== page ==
It was February 1429. Having arrived at Chinon, Joan was invited into a room full of people in fancy outfits. Among these people mingled Charles, whose attire was carefully selected to blend in perfectly. Nothing gave away his true identity. The idea was to see if Joan could identify the Dauphin, whom she never met before in her life, on her own, which would confirm that Heaven was in fact speaking French in general and through Joan of Arc in particular.

Joan spotted and addressed Charles right away. While the entire audience was still trying to figure out how she done it — and briefly contemplated frisking her sleeves for potential flower bouquets — Joan kept on track and prompted Charles on his new agenda: He was to be crowned king in the city of Rheims. Chop chop.

"Is it your Voices that command you to say that to the King?"

"Yes, and urgently."

Mark Twain in Personal Recollections of Joan of Arc, 1895

Really? Not quite.

Joan had a private meeting with Charles before the big official first introduction and could therefore easily recognize him. Welcome to political stunts of the Middle Ages.


Joan of Arc — Accomplishments

Up to this point in the Hundred Years' War, the French did not perform very well. Their lands were destroyed and their morale was shattered. But now that Providence had seemingly taken a breath mint, an invigorating wind of change blew across the land. A Holy Maid led the way, and France felt perky again.

And then events happened with the quickness:

Joan visited the French camp at Blois, and on April 25, 1429, she left for Orleans, where she arrived on April 28. By May 8 the English raised the Siege of Orleans.

Joan of Arc Thanking God After the Battle of Patay
Joan of Arc Thanking God After the Battle of Patay,
Decisive French Victory — June 18, 1429
Unknown artist, Musée des Civilisations de l'Europe et de la Méditerranée, Paris

On July 17, 1429, Charles VII was crowned at Rheims.


So, in a Nutshell, What Was Joan of Arc's Greatest Accomplishment?

Her courage and her loyalty to Charles VII.

It was thanks to her that the Siege of Orleans became the turning point in the Hundred Years' War and France eventually managed to win this war.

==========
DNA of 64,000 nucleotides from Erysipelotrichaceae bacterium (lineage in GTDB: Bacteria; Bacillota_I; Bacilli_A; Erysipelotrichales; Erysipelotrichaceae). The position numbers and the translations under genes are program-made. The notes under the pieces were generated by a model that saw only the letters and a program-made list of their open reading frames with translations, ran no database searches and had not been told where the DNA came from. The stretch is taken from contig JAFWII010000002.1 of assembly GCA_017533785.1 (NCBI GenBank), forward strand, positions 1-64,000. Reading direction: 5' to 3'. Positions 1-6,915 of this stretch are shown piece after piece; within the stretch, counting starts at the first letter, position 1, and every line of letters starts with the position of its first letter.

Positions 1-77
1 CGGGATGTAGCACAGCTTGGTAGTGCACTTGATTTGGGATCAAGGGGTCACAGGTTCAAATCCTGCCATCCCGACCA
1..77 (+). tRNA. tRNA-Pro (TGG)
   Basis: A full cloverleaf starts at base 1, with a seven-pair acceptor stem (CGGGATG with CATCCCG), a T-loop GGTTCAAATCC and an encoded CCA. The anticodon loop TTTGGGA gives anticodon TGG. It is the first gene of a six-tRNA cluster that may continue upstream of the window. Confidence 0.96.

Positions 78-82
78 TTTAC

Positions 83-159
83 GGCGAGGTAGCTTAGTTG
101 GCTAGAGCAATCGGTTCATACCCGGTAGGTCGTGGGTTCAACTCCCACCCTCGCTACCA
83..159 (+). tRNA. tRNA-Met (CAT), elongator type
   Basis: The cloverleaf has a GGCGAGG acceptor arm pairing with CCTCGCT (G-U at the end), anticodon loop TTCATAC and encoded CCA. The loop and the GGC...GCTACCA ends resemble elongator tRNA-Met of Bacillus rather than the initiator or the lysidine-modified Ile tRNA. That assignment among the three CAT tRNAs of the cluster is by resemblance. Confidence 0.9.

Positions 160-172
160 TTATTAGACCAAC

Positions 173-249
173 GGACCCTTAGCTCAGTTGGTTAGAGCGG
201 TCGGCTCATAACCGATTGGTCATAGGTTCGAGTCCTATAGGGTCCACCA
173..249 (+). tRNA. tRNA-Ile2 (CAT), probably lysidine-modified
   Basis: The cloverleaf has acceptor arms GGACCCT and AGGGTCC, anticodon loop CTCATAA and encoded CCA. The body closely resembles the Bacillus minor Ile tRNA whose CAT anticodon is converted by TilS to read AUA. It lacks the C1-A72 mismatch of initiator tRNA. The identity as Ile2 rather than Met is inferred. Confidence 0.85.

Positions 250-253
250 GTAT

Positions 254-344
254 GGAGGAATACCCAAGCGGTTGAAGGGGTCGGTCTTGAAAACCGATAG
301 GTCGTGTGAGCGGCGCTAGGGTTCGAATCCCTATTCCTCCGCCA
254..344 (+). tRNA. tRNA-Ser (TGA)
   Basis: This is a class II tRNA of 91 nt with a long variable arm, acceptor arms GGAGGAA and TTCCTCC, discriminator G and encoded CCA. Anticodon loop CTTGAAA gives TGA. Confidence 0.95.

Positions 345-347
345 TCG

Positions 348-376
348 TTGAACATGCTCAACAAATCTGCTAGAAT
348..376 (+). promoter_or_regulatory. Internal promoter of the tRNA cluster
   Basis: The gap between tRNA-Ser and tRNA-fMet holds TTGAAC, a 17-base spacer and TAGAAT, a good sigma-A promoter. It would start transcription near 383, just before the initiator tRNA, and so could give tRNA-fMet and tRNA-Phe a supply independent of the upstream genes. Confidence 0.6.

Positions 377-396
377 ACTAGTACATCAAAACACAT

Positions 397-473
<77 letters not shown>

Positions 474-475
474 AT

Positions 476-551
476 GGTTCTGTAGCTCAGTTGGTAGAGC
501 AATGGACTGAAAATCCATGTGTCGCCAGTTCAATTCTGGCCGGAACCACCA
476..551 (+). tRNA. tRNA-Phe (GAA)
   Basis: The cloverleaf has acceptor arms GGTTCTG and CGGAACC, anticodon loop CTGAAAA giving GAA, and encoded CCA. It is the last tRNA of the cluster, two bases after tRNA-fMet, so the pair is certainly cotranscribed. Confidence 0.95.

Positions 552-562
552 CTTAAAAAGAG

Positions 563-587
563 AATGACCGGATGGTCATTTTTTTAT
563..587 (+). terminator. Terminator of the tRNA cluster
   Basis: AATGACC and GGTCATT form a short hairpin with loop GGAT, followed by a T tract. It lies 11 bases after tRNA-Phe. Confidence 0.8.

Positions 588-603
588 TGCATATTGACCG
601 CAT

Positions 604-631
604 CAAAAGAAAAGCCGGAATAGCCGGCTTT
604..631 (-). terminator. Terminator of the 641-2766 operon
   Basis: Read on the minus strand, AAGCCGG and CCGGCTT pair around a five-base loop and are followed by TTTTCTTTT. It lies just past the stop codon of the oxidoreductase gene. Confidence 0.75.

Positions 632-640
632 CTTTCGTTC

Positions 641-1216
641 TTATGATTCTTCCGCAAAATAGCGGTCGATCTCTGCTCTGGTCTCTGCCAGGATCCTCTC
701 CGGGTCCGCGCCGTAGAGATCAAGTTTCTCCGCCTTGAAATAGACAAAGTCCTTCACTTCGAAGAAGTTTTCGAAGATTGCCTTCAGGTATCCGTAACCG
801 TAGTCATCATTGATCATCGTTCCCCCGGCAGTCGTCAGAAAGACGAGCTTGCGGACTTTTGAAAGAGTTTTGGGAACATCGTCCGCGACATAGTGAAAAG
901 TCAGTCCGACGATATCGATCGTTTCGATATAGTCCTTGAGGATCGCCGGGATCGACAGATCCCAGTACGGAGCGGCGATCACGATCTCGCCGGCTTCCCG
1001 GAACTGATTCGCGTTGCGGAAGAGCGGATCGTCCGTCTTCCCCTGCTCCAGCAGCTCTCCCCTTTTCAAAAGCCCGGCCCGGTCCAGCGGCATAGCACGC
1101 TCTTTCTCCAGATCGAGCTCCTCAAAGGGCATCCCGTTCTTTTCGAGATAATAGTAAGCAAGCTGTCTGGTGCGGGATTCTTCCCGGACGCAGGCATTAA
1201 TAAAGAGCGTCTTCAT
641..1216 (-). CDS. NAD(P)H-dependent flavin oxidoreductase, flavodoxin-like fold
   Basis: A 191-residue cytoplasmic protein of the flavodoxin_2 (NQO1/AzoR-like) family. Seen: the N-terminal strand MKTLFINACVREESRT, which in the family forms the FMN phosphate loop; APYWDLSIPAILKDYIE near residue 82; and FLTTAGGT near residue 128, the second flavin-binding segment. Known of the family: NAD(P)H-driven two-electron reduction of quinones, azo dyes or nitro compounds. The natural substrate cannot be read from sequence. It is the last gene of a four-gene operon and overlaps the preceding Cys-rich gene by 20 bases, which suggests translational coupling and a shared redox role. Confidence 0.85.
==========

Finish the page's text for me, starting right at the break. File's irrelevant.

"Then what did the Voice say?"

"It told me to answer boldly, and God would help me."

Mark Twain in Personal Recollections of Joan of Arc, 1895



Joan's Life After Rheims

Joan went on to fight as a soldier in Charles' army and saw battle at Laon, Soissons, and Beauvais.

In September 1429, Joan was severely wounded while trying to take Paris in the name of her king.


Joan of Arc 1412-1431
Joan of Arc in Action
Gutenberg Project
Click image to enlarge


The Death of Joan of Arc

It was 1430 and spring when a strong Burgundian force besieged the fortress of Compiegne. On May 24, 1430, the besieged tried to make a break for it, but weren't successful. Joan was taken prisoner by the Burgundians.

Being basically the enemy's mascot, Joan was somewhat of a catch for the Burgundians, who brought her to Arras and later to Crotoy on the Flemish coast. In November 1430, the Burgundians sold her to the English for a good buck.

The English, too, believed that Joan had connections to other dimensions, but were convinced that these associations were clearly of the evil kind. Hence, they brought her to Rouen, an English stronghold in France at the time (Henry V of England had taken Rouen in 1419), put her on trial, and burned Joan at the stake on the Place du Vieux-Marché.

When did Joan of Arc die?

It was on May 30, 1431. Joan was 19 years old.


Joan of Arc's Death at the Stake, Oil on canvas by Hermann Anton Stilke, 1843, State Hermitage Museum
Joan of Arc's Death at the Stake
Oil on canvas by Hermann Anton Stilke, 1843
State Hermitage Museum


How Joan of Arc Became Saint Joan of Arc

Joan of Arc became the official patron saint of France, soldiers, and all girls who like to tomboy, when she was canonized by Benedict XV on May 16, 1920.

That's right, after nearly 500 years of holy forgetfulness World War I hit, and the demand for a morale booster was of such magnitude that church historians boldly looked everywhere, even in the carefully hidden file cabinet labeled "Middle Ages". Which couldn't have been for the faint of heart, let's face it.

And it was very much a case of selective recollection. The memory of Pierre Cauchon, who was the Bishop of Beauvais and the judge chiefly responsible for Joan's death sentence in the first place, is rarely evoked.

Cauchon, a bishop of the Catholic Church, was pro-English (as was the University of Paris, by the way), hence the verdict.

It therefore took a pope to revise Cauchon's judgment. This took place in 1456, when Pope Calixtus III declared it null and void and Joan posthumously innocent.


Joan of Arc and National Holidays

Joan is still a national hero in France. Annually on the second Sunday in May, the French (ironically including the Burgundians) enjoy a national holiday in honor of the incredible amount of guts the Maid Joan of Arc had shown.

Sick, tired, and depressed because of people who achieved amazing things before their twentieth birthday?

Attention suicidal late bloomers:

  • It took Darwin 50 years to come up with his On the Origin of Species.